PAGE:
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  • feedback with New Cadet & Signlab7

    Posted by Ian Higgins on September 15, 2004 at 6:41 pm

    Hi folks,
    Just taken delivery of my new cadet and upgraded to signlab 7 from 5…. Looks pretty complicated and still using 5 to get jobs out the door.
    Just done a few test prints… JPGs and other types of pics comeout really well.. nice and sharp..The one thing Iam having a problem with is the colour pallett. on screen looksnothing like what comes out of the machine if you print spot colours..
    I have tried using some of the built in manufacturers pallets, We use a lot of Mac Tac 9800 so I loaded their 9800 colour pallett in and did a test print.. Nothing like… anyone any advice on correcting this. I am not very technical as far as pc’s go so please try and keep it simple… Cheers
    Ian

    Ian Higgins replied 19 years, 8 months ago 6 Members · 9 Replies
  • 9 Replies
  • J. Hulme

    Member
    September 15, 2004 at 7:28 pm
    quote Higgi29:

    Hi folks,
    The one thing Iam having a problem with is the colour pallett. on screen looksnothing like what comes out of the machine if you print spot colours..
    I have tried using some of the built in manufacturers pallets, We use a lot of Mac Tac 9800 so I loaded their 9800 colour pallett in and did a test print.. Nothing like… anyone any advice on correcting this. I am not very technical as far as pc’s go so please try and keep it simple… Cheers
    Ian

    Sounds like the MacTac pallete is a vinyl pallette, you may need to load a CMYK pallette expecially for the inks you are using, you may also have to calibrate the monitor to your output, I never bothered , but I assume Rodney will definately know how this is done 😉

  • autosign

    Member
    September 15, 2004 at 7:45 pm

    Don’t they give training when they install it?

    I wondered what these machines are like for vinyl cutting too? Are people using them for both or still keeping their cutter?

  • Ian Higgins

    Member
    September 15, 2004 at 7:48 pm

    Thanks for that,
    I have calabrated the monitor as best as I could.
    I understand what you are saying about the RGB and CY colours, Ionly loaded the Mac Tac one tosee if it was anything like.
    I have done a little bit of mixing CMYK to try and get a pantone match using a referance chart but still pretty bleak..
    Cheers anyway
    Ian

  • Robert Lambie

    Member
    September 15, 2004 at 7:52 pm

    im not sure on this one.. andrew has been the one matching pantones etc but we are using the troop software, which andrew says is a doddle to work. maybe if he sees this post later tonight he may reply and give a bit more help on that.. sorry 😕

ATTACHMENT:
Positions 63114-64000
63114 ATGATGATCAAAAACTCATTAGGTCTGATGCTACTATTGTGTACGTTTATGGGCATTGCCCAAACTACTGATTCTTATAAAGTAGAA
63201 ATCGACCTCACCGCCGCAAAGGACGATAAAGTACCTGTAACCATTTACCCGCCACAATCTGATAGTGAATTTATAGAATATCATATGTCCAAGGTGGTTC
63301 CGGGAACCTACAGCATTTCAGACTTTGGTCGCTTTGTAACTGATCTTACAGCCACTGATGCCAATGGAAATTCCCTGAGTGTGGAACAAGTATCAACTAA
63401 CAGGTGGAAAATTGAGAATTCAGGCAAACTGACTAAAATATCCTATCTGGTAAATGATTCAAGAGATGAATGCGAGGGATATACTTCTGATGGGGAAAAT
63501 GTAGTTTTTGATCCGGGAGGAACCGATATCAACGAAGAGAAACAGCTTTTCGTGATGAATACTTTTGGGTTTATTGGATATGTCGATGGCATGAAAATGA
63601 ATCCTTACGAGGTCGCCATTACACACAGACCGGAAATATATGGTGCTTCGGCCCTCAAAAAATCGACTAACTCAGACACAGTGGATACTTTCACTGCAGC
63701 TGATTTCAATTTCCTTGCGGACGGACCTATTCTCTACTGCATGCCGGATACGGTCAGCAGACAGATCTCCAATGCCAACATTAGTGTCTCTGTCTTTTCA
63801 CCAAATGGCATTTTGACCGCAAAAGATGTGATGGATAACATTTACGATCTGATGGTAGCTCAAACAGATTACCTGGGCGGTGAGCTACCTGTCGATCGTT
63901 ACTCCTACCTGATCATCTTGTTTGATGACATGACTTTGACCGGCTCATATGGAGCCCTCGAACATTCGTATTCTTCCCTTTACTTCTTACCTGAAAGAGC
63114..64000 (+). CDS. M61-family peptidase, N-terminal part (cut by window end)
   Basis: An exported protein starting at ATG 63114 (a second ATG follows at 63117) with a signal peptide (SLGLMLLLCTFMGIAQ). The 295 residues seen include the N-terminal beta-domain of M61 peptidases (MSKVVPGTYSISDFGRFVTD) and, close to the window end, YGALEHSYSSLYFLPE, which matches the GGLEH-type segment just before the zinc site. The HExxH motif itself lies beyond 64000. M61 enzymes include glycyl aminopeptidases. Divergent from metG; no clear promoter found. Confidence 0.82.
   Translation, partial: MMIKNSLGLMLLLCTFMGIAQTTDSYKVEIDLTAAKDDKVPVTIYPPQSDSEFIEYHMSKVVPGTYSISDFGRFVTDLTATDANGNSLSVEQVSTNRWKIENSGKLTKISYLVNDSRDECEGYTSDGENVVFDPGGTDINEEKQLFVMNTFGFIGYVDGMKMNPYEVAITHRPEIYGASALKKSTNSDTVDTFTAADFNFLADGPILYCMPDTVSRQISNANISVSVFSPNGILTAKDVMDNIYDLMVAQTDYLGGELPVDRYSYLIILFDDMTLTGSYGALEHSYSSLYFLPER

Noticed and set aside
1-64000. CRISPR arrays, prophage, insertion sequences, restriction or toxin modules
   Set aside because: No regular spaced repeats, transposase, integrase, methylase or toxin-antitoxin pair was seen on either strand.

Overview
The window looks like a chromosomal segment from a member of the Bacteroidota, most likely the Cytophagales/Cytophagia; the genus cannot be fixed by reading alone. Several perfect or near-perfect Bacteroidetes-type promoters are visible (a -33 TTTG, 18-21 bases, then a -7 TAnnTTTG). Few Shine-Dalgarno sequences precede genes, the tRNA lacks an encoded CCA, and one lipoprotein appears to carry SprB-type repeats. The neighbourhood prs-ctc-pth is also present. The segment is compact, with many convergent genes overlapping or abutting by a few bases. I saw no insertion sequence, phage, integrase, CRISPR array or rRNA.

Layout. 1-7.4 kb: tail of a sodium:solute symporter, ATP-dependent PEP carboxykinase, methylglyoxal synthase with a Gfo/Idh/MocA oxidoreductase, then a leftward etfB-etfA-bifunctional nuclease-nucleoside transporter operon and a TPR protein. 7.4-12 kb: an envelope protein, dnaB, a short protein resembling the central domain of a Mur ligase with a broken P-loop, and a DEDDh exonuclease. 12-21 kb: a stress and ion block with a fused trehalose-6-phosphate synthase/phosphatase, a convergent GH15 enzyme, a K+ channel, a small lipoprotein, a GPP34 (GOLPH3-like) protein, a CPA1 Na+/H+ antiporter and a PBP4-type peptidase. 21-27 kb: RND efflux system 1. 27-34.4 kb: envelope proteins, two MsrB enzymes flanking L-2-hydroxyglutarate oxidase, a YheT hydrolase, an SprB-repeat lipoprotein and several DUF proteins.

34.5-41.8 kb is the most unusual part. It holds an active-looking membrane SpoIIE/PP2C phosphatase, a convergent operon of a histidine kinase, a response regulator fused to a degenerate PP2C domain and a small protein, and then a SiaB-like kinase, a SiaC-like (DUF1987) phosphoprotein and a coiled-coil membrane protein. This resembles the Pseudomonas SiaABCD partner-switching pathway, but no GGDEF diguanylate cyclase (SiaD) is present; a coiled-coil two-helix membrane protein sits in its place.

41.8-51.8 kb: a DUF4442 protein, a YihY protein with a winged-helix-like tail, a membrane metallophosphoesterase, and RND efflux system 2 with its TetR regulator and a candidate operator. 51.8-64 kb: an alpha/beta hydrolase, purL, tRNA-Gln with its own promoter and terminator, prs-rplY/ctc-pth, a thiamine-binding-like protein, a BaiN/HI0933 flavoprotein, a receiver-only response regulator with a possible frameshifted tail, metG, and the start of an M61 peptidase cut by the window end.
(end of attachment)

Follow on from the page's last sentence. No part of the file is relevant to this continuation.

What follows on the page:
• Ian Higgins

    Member
    September 15, 2004 at 7:52 pm

    Yes there was some training, but it is a case of how much can you take in untill the brain burns out….
    I am using it for both cutting and printing but will use my old cutter for most stuff untill it dies..

  • Rodney Gold

    Member
    September 16, 2004 at 4:05 am

    2 files to download are the pantone eps charts at http://www.pantone.com under support and the colorchip chart at http://www.rolanddga.com also under support.
    You print these on the media using the profile of your choice. You can compare the pantone print to actual swatches to see how the printer treats these and to get the right shade as close as possible when printing , and you can look at your monitor and compare what you see to what was printed so as to get close in terms of matching the monitor to the printer.
    Ultimately , you want a what you see is what you get scenario.
    A lot of how you colour match depends on the design package and what colour space you are in and how it treats various color models and a huge amount depends on the RIP
    A cmyk printer can only print 7 colours so the rip has to lay down these 7 colours in various spacing permutations to fool the eye as to representing a colour it cant print
    A 1440 dpi printer actually prints at about 150 “dpi” , it has to use these 1440 dots to make up cells which represent a pixel colour , so its actually “cells” per inch that count.
    What the biggest problem is , is that most of the stuff you work with is RGB , IE RED GREEN BLUE , and if you add these 3 colours you get white , CMY added make black , one is an additive system and the other is a subtractive and the printer has to do a transform to get from one to the other. In terms of RGB , cmyk cannot actually represent all colours and shades the RGB can and has various strategies in terms of how it reproduces out of gamut colours (colours it cant print). These strategies also determine how the thing prints specific colours and changing them alters things.
    The real fly in the ointment is the fact that one really has to print these charts for EVERY profile on all medias , as even changing resolution within a profile changes colour.
    At the end of it all , you can agonize over colour and get the the nth degree or you can just get close. Most customers are happy with close and vibrant rather than spot on and dull.

  • Ian Higgins

    Member
    September 16, 2004 at 8:31 am

    Thanks Rodney,
    as ever very informative..
    I don’t know how you find the time for allthe posts you reply to. The rip is the one built in to signlab 7 tweaked for the cadet i think..
    Cheers again

  • RayW

    Member
    September 17, 2004 at 2:03 pm

    In what way are the colours wrong ? Are the printed colours too bright or to dull?

    Ray

  • Ian Higgins

    Member
    September 18, 2004 at 9:22 am

    Hi Ray,
    They are too dull…Reds are more like a burgandy… have been doing a little playing and getting better.. Still not as I would want though.
    Cheers
    Ian

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